The Labour party finally has a new general secretary, months after the last holder of the post resigned amid the scandal surrounding donations.

Ray Collins is currently assistant general secretary of the Transport and General Workers Union section of UNITE.

In December he was named the 27th most influential LGBT person in British politics.

Mr Collins was named as the new Labour Party general secretary following a meeting of the National Executive Committee yeserday.

He helped steer the TGWU into a merger with Amicus, creating UNITE, one of the largest trade unions in the country.

Peter Watt resigned as Labour’s general secretary in November 2007 in the wake of the Abrahams scandal after claiming he did not know that third-party donations are illegal.

He had beat Collins, Tony Blair’s choice, to the post in November 2005.

Equity fund chairman David Pitt-Watson was expected to take over as general secretary but despite being urged to do so by the Prime Minister he eventually declined the job.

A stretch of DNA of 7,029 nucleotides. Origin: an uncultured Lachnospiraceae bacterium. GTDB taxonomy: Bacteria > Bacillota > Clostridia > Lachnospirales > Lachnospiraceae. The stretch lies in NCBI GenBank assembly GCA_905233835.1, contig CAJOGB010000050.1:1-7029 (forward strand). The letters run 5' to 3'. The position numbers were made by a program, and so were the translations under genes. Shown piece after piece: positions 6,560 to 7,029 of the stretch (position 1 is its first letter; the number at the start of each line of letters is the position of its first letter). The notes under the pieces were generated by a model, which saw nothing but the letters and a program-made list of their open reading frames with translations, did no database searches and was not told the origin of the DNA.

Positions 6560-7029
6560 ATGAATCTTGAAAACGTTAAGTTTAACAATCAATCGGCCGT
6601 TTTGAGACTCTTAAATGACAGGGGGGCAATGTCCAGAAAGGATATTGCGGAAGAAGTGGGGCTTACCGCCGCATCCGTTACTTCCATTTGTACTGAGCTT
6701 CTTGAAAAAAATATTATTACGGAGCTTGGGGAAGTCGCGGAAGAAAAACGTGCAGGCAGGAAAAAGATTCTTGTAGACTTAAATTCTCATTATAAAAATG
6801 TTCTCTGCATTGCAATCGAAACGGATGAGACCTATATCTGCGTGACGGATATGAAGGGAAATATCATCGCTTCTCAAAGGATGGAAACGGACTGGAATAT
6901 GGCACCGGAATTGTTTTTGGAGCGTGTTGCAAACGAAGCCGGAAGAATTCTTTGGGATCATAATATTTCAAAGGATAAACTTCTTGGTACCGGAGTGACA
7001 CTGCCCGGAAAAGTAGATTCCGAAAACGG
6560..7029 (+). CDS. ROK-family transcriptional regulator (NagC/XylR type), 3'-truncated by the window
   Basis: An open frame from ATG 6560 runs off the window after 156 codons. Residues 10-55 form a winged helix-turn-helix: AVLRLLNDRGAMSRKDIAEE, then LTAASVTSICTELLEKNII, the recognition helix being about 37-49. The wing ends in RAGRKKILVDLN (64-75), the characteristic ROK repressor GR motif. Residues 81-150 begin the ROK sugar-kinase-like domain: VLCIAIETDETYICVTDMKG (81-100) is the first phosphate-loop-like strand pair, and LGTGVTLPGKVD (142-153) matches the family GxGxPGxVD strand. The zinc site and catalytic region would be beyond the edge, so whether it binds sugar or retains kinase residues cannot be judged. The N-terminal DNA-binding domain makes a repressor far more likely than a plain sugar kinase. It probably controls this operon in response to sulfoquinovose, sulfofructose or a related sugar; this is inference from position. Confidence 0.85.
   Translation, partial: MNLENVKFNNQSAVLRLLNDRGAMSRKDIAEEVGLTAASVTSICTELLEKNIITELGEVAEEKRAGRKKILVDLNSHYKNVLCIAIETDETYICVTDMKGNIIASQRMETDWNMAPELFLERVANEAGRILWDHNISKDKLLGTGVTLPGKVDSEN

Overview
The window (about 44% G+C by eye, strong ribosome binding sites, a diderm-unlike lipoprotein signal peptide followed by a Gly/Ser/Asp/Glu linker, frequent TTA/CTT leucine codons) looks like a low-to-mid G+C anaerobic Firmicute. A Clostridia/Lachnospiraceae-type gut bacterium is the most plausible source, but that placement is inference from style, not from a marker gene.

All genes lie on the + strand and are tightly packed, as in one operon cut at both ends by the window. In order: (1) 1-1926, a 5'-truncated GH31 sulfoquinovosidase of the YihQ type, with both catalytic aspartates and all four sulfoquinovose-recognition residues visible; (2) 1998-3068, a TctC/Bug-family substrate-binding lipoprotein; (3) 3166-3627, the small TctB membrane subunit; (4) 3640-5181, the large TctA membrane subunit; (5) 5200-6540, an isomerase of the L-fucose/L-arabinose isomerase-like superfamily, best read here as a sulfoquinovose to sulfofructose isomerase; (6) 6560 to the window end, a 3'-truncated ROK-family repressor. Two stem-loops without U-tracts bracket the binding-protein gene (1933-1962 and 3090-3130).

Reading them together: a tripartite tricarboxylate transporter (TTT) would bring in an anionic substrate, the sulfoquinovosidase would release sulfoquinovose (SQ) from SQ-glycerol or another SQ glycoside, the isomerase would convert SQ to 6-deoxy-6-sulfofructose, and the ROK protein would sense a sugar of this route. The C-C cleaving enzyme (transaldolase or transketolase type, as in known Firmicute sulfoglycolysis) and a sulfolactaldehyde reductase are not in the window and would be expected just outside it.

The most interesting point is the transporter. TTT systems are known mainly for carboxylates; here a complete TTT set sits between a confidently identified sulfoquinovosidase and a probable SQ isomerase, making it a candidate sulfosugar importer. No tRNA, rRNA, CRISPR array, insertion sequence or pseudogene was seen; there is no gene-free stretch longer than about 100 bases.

A wealthy man, it was reported that he feared he could become personally liable for the party’s debts.

Mr Collins, 53, takes the helm as the party is reportedly close to bankruptcy.

In May Electoral Commission figures showed the party was £17.8m in debt.

“I am delighted and proud to have been appointed to this vitally important role by the NEC,” said Mr Collins.

“The Labour Party is a fantastic organisation and I am looking forward to working with members, stakeholders and staff to make sure we are ready to win the next general election.”

Dianne Hayter, Chair of the NEC, said she was thrilled at his appointment.

“Ray brings experience, enthusiasm and excellent organisational, financial and leadership skills to his new role,” she said.

“He is taking on this key role at an important time for the party.

“I look forward to working with Ray as we prepare for future challenges, and making sure that Labour’s values of economic stability coupled with social justice, of action to support families and of substance are put into stark contrast with the shallow salesmanship of David Cameron.”